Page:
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The logarithmic law of the wall is a self similar solution for the mean velocity parallel to the wall,

and is valid for flows at high Reynolds numbers in an overlap region with approximately
constant shear stress and far enough from the wall for (direct) viscous effects to be negligible



is the wall coordinate: the distance y to the wall, made dimensionless with the friction
velocity u and kinematic viscosity ,
is the dimensionless velocity: the velocity u parallel to the wall as a function of y (distance from the
wall), divided by the friction velocity u,
is the wall shear stress,
is the fluid density,
is called the friction velocity or shear velocity
is the Von Krmn constant,
is a constant, and
is the natural logarithm.

From experiments, the Von Krmn constant is found to be 0.41 and C+5.0 for a smooth
With dimensions, the logarithmic law of the wall can be written as:[4]
where y0 is the distance from the boundary at which the idealized velocity given by the
law of the wall goes to zero. This is necessarily nonzero because the turbulent velocity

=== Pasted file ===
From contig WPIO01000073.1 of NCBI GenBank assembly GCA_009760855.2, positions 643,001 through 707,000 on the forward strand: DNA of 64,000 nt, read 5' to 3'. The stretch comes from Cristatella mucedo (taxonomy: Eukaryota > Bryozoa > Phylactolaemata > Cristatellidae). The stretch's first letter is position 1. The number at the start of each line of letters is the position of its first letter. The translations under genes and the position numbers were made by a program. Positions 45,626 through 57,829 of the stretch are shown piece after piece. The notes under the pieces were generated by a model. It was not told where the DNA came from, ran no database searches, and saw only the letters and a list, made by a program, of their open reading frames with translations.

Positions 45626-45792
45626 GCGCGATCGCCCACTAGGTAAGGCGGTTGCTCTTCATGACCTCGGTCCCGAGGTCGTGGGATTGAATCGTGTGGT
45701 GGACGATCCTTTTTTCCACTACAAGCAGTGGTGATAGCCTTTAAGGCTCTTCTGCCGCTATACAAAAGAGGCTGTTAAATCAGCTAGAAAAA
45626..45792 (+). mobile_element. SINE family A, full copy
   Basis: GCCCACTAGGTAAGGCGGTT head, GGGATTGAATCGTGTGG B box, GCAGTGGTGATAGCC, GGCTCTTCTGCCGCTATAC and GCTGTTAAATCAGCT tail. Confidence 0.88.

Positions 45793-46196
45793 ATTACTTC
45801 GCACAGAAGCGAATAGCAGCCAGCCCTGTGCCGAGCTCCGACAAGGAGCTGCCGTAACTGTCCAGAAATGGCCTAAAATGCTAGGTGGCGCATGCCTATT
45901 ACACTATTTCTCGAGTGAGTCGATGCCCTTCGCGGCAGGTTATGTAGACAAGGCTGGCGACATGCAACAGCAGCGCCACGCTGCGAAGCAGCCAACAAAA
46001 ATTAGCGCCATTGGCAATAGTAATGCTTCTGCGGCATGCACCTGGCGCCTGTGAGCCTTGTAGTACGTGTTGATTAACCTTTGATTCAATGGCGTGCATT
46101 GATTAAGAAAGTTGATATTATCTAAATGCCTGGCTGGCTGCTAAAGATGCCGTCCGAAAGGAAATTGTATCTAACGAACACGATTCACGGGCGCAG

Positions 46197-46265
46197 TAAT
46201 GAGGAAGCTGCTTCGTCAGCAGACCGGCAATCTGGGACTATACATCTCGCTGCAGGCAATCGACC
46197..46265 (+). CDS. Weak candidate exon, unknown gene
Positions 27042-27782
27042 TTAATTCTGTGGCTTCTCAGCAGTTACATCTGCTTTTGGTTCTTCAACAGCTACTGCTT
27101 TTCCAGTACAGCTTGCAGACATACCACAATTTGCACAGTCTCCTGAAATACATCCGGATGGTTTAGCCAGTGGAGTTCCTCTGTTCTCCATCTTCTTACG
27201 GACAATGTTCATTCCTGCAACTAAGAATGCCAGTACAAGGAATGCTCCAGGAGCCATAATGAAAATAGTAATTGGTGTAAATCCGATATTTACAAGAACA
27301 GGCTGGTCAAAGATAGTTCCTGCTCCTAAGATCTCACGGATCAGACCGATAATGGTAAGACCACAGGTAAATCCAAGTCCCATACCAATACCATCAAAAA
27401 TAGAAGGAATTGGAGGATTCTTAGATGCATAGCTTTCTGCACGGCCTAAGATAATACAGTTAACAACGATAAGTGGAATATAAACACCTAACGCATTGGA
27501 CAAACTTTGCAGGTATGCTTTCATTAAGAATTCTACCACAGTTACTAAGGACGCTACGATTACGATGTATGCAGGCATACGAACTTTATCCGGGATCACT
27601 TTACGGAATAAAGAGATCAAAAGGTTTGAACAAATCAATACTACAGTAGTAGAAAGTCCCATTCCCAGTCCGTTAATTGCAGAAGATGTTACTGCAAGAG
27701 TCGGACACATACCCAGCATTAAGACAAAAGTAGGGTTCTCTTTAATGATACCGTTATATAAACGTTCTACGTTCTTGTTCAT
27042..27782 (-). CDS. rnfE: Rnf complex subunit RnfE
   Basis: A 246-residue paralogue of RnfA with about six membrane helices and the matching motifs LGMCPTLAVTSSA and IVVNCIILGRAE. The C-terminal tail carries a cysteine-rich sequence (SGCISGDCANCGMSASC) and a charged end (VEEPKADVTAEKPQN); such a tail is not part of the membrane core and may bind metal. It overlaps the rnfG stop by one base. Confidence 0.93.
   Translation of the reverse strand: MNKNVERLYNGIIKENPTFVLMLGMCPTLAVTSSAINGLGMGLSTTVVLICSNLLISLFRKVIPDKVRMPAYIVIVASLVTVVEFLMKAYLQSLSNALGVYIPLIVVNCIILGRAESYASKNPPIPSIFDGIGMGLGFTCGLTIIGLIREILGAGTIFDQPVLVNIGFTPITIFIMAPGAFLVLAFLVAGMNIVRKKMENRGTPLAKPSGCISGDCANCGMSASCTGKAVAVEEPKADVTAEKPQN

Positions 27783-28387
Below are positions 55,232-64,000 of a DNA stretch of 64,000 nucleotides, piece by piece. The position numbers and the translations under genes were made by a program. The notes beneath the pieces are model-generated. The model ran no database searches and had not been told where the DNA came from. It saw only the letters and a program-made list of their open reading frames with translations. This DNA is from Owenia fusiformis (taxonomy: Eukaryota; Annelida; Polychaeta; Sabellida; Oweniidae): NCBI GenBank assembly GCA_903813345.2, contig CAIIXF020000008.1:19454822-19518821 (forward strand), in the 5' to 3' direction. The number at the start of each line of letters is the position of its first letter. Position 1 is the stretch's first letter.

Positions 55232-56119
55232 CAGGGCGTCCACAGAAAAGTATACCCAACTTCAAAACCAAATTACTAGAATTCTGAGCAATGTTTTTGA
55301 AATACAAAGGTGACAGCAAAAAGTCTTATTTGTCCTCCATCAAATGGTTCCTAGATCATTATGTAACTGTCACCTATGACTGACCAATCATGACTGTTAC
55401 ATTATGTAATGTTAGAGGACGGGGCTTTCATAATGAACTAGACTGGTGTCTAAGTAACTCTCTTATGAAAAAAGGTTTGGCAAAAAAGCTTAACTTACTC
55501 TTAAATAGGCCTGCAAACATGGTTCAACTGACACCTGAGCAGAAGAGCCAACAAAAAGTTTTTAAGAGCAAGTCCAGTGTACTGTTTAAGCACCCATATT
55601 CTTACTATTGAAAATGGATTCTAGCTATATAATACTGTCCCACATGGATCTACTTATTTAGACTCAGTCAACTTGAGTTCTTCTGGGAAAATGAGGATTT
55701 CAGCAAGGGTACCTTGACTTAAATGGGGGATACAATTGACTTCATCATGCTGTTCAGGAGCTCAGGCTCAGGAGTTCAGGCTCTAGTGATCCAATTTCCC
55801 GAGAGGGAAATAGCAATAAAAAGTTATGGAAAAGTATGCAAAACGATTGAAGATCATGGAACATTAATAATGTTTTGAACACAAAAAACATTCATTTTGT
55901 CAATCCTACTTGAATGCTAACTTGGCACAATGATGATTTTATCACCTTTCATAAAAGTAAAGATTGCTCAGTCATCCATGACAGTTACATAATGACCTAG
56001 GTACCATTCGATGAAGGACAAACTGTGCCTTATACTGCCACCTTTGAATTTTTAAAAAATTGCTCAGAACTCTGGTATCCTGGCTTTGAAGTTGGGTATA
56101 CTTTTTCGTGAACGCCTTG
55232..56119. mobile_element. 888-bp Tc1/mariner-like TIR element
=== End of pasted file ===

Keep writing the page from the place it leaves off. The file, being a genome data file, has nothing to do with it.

profile defined by the law of the wall does not apply to the laminar sublayer. The distance
from the wall at which it reaches zero is determined by comparing the thickness of the
laminar sublayer with the roughness of the surface over which it is flowing. For a nearwall laminar sublayer of thickness and a characteristic roughness length-scale ks,[2]
: hydraulically smooth flow,
: transitional flow,
: hydraulically rough flow.
Intuitively, this means that if the roughness elements are hidden within the laminar
sublayer, they have a much different effect on the turbulent law of the wall velocity
profile than if they are sticking out into the main part of the flow.
This is also often more formally formulated in terms of a boundary Reynolds
number, Rew, where
The flow is hydraulically smooth for Rew <3, hydraulically rough for Rew >100,
and transitional for intermediate values.[2]
Values for y0 are given by:[2][5]
for hydraulically smooth flow
for hydraulically rough flow.
Intermediate values are generally given by the empirically derived Nikuradse
diagram,[2] though analytical methods for solving for this range have also
been proposed.[6]
For channels with a granular boundary, such as natural river systems,

where D84 is the average diameter of the 84th largest percentile of the
grains of the bed material.[7]

Power law solutions[edit]

Work by Barenblatt and others has shown that besides the logarithmic
law of the wall the limit for infinite Reynolds numbers there exist
power-law solutions, which are dependent on the Reynolds number.[8]

In 1996, Cipra submitted experimental evidence in support of these

power-law descriptions.[10] This evidence itself has not been fully

accepted by other experts.[11] In 2001, Oberlack claimed to have derived
both the logarithmic law of the wall, as well as power laws, directly from
the Reynolds-averaged NavierStokes equations, exploiting the
symmetries in a Lie group approach.[3][12] However, in 2014, Frewer et al.

refuted these results.